{{show_title_date || "FDR’s evolution of thinking on Keynesian economics, 8/14/13, 10:44 PM ET"}}

FDR’s evolution in thinking on Keynsian economics


Responsible for initiating The New Deal, President Franklin D. Roosevelt is often touted as the great realizer of Keynesian economics. But FDR didn’t always believe in the theory that government spending could help pull the country out of hard economic times.

Mike Konzcal of The Next New Deal, with the help of folks over at the FDR Presidential Library, have uncovered a fascinating piece of historical skepticism in Roosevelt’s old copy of William Foster and Waddill Catchings’ The Road to Plenty (1928), a book that put forward a prototype of Keynes’ “General Theory” eight years before the famous economist formalized it himself. Inside the front cover, under his name and the date, Roosevelt scrawled: “Too good to be true–you can’t get something from nothing.”

Eventually Roosevelt’s skepticism faded. As msnbc’s Lawrence O’Donnell noted in the Rewrite Tuesday, “by the time Roosevelt took the oath of office as president in 1933, he had in effect become a Keynesian, a follower of the most prominent advocate of government spending during a recession.”

Roosevelt’s change in opinion was evident in his first inaugural address in 1933: ”Our greatest primary task is to put people to work. This is no unsolvable problem if we face it wisely and courageously. It can be accomplished in part by direct recruiting by the government itself, treating the task as we would treat the emergency of a war, but at the same time, through this employment, accomplishing greatly needed projects to stimulate and reorganize the use of our natural resources.”

The success of The New Deal, a program based philosophically on Keynes’ theory, was an important lesson for those who lived through that era. It prompted Republican Richard Nixon to say in 1971, “I am now a Keynesian in economics.” Even Milton Friedman, the conservative economist, admitted famously in 1965, “We are all Keynesians now” (though later he said he was quoted out of context).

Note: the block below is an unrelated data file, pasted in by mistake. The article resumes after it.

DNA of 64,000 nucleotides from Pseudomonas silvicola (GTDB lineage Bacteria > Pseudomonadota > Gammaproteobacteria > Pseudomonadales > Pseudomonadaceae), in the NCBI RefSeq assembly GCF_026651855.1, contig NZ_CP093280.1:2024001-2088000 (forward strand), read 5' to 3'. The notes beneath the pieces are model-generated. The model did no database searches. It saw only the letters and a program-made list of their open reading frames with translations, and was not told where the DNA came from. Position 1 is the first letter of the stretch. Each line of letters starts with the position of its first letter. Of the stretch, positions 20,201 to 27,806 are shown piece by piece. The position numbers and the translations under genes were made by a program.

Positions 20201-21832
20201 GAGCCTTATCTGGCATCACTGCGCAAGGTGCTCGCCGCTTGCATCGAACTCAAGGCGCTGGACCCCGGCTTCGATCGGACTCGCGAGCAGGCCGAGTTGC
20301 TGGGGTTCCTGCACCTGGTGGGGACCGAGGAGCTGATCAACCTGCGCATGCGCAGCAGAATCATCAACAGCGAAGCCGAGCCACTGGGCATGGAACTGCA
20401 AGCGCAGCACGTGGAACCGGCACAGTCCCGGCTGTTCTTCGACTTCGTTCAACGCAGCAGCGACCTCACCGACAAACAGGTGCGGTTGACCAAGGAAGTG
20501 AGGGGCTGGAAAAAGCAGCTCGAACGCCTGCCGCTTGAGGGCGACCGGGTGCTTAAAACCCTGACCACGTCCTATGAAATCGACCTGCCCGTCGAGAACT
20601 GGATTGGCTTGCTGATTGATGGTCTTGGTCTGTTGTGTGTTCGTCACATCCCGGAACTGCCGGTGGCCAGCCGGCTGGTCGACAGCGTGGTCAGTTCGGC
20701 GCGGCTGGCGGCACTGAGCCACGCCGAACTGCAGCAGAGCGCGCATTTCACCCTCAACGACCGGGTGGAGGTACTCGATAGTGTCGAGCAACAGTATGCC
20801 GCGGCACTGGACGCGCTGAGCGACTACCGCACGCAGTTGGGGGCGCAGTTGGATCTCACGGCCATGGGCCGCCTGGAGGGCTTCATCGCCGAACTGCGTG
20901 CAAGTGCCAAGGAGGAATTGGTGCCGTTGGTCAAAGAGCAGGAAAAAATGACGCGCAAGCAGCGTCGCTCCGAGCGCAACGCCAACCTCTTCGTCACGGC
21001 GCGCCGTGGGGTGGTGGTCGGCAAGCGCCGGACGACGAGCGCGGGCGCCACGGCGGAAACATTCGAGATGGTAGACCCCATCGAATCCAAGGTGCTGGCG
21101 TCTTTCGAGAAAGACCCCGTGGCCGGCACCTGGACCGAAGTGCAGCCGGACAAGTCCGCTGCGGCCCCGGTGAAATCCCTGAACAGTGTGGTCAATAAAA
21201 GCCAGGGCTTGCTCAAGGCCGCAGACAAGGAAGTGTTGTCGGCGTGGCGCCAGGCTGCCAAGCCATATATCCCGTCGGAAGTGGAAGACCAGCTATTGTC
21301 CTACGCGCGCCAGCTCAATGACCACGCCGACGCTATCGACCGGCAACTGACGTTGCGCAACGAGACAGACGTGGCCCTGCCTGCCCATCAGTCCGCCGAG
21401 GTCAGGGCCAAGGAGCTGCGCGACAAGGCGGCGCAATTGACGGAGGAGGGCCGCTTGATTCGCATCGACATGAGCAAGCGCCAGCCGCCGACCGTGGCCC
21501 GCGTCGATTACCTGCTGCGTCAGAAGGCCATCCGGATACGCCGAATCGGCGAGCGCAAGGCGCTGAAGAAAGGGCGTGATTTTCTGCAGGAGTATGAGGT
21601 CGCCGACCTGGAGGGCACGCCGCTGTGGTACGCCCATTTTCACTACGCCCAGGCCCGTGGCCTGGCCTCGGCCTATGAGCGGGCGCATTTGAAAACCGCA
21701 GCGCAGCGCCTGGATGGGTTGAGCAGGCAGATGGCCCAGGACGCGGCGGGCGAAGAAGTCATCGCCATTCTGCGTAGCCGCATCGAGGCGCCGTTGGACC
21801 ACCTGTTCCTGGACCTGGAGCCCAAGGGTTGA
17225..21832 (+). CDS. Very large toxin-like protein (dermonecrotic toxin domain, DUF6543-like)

“It was just a matter of fact,” said O’Donnell, “like that moment when we all realized our planet was round. It seemed there was no going back.”

So why was there such a Republican backlash when President Obama put forward the Recovery Act, also known as the stimulus package, in 2009? O’Donnell argues that Republicans were reacting to the man in office more than the tried-and-true method of stimulus spending.

“Once Barack Obama proposed the tried-and-true use of Keynesian economics to confront our recession, Republicans were unanimously opposed,” he said. “At no point during his presidency has Barack Obama gone on record on the matter of planet earth being round and so Republicans have not yet been forced to change their minds about that.”

Check out Roosevelt’s copy of The Road to Plenty with his two line review below, courtesy of TheNextNewDeal.net via the FDR Presidential Library: